Thursday, March 26, 2009

Creating Reusable Interactions

What are Interaction Models?

An interaction model is a template which one can easily change (customize) to create interactivity. With interaction models at hand, you don't have to build interactivity from scratch. For example, a crossword puzzle where you can put new words and clues easily, to create an entirely new crossword, is an interaction model. So is a scenario simulation where you can easily change the content, learner actions and their consequences - building multiple scenarios without coding.

Pre-built vs Custom Interaction Models

A pre-built interaction model is already coded for you. When working with pre-built IMs, your focus is on selecting the right IM, customizing it using your content, and finally adding it to your course. The larger the library of pre-built IM's you have access to, the wider your choice, and the more you are likely to find one that exactly fits your need.

Sometimes, however, your needs are unique. You won't find an interaction model that quite works the way you want. Now you are in the province of custom interaction models.

But before you get ready to flex your programming muscles, I recommend three simple checks which will tell you whether you really need custom interaction models.

  1. Can you get more out of the pre-built interaction models? Often, the interactive behavior you need can be accomplished relatively easily with an interaction model you already have. You need to be a bit creative, that's all. This can save you valuable time and programmming resources. For example, a survey could also double as an essay type question. Or, a path animation can easily illustrate a timeline nicely.Please convince yourself that your pre-built library does not cut it before the next step.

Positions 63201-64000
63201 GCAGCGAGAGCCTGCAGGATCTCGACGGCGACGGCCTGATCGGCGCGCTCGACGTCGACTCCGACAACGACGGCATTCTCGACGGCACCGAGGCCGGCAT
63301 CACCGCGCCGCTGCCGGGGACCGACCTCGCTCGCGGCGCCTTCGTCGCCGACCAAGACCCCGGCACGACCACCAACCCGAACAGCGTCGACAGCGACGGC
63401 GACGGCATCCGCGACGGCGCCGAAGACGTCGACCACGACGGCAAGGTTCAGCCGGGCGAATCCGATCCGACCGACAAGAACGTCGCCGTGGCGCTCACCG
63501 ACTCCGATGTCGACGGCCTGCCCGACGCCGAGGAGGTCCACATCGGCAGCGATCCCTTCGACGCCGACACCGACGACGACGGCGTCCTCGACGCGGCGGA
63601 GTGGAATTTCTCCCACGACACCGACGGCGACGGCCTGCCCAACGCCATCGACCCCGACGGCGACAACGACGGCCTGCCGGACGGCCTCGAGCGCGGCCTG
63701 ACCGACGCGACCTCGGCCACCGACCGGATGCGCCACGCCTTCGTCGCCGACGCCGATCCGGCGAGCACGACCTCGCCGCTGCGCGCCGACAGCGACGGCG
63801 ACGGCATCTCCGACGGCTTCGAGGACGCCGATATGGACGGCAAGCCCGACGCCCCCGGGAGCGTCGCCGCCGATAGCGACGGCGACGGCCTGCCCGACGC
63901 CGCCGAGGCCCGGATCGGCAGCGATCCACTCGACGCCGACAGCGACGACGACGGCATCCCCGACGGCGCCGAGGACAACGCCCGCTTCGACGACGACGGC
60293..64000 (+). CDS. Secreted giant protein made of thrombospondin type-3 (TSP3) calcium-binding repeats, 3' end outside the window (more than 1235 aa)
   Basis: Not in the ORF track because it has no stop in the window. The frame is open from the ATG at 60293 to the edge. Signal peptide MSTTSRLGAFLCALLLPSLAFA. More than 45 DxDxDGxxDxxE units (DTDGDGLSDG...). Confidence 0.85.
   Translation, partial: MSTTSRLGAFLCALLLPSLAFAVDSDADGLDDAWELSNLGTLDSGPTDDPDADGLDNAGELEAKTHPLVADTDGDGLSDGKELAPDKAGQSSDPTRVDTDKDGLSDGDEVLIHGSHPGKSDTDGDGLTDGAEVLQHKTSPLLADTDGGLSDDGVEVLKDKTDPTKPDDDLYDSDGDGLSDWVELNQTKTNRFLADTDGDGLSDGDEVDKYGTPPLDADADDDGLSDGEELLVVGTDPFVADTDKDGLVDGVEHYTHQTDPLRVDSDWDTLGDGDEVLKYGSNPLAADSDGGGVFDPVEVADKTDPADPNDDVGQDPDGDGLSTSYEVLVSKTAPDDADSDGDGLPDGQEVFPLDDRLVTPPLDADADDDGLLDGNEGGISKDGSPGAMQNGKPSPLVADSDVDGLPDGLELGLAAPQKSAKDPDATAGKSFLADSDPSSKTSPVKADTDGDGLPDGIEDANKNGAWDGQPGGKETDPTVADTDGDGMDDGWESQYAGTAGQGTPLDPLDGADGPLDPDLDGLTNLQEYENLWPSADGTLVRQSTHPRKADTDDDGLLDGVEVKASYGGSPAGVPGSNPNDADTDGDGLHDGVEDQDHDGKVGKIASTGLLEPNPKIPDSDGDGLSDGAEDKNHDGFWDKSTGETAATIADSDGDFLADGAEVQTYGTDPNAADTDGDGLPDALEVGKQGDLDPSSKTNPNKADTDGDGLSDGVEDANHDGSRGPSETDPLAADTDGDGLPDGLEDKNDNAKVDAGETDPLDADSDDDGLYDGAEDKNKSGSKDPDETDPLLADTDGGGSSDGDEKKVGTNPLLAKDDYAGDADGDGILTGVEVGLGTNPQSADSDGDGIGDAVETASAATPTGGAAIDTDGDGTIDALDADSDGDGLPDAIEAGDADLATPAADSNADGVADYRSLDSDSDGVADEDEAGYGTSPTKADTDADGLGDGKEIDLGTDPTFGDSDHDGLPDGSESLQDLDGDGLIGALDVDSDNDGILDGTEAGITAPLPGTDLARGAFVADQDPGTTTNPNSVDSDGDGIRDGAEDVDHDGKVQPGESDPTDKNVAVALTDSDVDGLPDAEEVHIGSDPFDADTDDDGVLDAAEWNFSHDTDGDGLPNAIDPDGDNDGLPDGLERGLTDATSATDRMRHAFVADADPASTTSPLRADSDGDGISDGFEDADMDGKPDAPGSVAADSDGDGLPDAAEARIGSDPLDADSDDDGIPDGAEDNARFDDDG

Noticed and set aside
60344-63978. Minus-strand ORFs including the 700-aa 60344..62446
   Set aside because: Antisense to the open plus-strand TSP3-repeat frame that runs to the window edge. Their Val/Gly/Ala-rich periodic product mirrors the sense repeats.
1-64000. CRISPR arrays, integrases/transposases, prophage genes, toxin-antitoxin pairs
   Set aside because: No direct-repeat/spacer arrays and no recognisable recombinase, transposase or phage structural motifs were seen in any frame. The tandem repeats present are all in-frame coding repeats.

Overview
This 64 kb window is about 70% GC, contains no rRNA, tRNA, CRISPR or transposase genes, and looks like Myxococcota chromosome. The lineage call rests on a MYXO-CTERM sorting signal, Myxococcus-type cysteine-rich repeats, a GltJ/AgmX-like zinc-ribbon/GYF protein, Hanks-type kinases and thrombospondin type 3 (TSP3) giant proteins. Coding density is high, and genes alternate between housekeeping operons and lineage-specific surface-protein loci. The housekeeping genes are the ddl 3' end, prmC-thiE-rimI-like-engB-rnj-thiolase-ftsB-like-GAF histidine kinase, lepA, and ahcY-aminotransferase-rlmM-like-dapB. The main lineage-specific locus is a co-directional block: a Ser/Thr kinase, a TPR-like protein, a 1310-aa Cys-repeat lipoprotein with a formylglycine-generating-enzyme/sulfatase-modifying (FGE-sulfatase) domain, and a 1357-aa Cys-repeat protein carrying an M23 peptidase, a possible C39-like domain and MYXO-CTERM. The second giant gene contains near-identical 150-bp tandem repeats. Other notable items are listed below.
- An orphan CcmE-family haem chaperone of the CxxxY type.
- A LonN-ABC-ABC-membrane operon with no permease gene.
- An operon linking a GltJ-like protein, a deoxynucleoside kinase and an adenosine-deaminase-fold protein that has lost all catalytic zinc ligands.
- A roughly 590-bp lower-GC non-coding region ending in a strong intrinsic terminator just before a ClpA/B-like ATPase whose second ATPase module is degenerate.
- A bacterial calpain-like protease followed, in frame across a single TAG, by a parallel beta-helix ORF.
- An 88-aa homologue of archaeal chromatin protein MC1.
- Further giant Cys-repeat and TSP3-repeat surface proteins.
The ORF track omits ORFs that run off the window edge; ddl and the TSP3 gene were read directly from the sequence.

2. Will you ever need to create variations of this interactive behavior you are trying to build? If now is the only time you need this interactivity, you may as well write a program that does what you need, and not bother with a custom interaction model.
  3. How many variations do you foresee? Writing a program has one major downside: each variation of interactivity will need a change in the program, and you will either do it yourself, or have a programmer do it. Then you end up with multiple versions of the program, and that is a nightmare when it comes to bug fixing. It is still okay to go this way if all you have in mind is a couple of variations, and if you are the one who will create them.

Once you have completed these three checks, you are clear that the library doesn't have what you need, you will need to build it yourself, and it must be a customizable interaction model. Now you are ready.

How to build custom interaction models

There are several ways you could build custom interaction models. One method is to use a tool such as myRaptivity, which allows your Flash program to be written in such a way that other users can use Raptivity to create custom variations of your IM's.

You can also develop your own Flash program with due care, so that it provides a way for other users to customize interactions. This will be tedious, but can be done using XML or other data files.

What is the payoff?

If you go the custom interaction model route, there are several benefits. You code only once, and each variation is simply a matter of customization - which a non-programmer can do. This means, you could publish a library of custom interaction models to your users, and they could use your custom IMs to build interactivity. You only maintain one version of the program file, and that is easy to maintain and bug-fix.